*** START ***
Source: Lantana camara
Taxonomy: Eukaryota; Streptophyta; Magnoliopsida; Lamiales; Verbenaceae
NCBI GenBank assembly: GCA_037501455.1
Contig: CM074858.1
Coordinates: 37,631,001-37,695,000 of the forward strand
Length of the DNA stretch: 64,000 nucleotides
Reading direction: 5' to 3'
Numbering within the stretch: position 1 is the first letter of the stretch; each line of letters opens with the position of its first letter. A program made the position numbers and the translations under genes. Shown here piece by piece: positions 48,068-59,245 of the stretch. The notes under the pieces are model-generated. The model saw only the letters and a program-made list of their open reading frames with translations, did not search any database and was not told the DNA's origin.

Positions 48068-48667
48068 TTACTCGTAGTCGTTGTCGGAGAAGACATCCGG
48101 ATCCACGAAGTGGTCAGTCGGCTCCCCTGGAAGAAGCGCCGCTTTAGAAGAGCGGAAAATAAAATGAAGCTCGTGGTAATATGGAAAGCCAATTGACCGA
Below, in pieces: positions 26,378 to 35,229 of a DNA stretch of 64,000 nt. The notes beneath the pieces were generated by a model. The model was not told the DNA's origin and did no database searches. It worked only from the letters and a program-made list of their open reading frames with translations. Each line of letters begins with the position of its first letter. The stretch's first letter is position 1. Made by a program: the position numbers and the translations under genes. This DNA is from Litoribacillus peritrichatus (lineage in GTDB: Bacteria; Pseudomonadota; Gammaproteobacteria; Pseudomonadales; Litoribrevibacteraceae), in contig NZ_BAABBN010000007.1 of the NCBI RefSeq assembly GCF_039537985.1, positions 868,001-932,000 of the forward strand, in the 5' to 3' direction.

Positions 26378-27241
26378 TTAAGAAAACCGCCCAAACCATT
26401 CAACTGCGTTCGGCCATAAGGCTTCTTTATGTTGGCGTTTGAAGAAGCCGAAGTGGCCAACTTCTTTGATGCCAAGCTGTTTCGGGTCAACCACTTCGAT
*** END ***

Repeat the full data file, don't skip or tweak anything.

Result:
Source: Lantana camara
Taxonomy: Eukaryota; Streptophyta; Magnoliopsida; Lamiales; Verbenaceae
NCBI GenBank assembly: GCA_037501455.1
Contig: CM074858.1
Coordinates: 37,631,001-37,695,000 of the forward strand
Length of the DNA stretch: 64,000 nucleotides
Reading direction: 5' to 3'
Numbering within the stretch: position 1 is the first letter of the stretch; each line of letters opens with the position of its first letter. A program made the position numbers and the translations under genes. Shown here piece by piece: positions 48,068-59,245 of the stretch. The notes under the pieces are model-generated. The model saw only the letters and a program-made list of their open reading frames with translations, did not search any database and was not told the DNA's origin.

Positions 48068-48667
48068 TTACTCGTAGTCGTTGTCGGAGAAGACATCCGG
48101 ATCCACGAAGTGGTCAGTCGGCTCCCCTGGAAGAAGCGCCGCTTTAGAAGAGCGGAAAATAAAATGAAGCTCGTGGTAATATGGAAAGCCAATTGACCGA
Below, in pieces: positions 26,378 to 35,229 of a DNA stretch of 64,000 nt. The notes beneath the pieces were generated by a model. The model was not told the DNA's origin and did no database searches. It worked only from the letters and a program-made list of their open reading frames with translations. Each line of letters begins with the position of its first letter. The stretch's first letter is position 1. Made by a program: the position numbers and the translations under genes. This DNA is from Litoribacillus peritrichatus (lineage in GTDB: Bacteria; Pseudomonadota; Gammaproteobacteria; Pseudomonadales; Litoribrevibacteraceae), in contig NZ_BAABBN010000007.1 of the NCBI RefSeq assembly GCF_039537985.1, positions 868,001-932,000 of the forward strand, in the 5' to 3' direction.

Positions 26378-27241
26378 TTAAGAAAACCGCCCAAACCATT
26401 CAACTGCGTTCGGCCATAAGGCTTCTTTATGTTGGCGTTTGAAGAAGCCGAAGTGGCCAACTTCTTTGATGCCAAGCTGTTTCGGGTCAACCACTTCGAT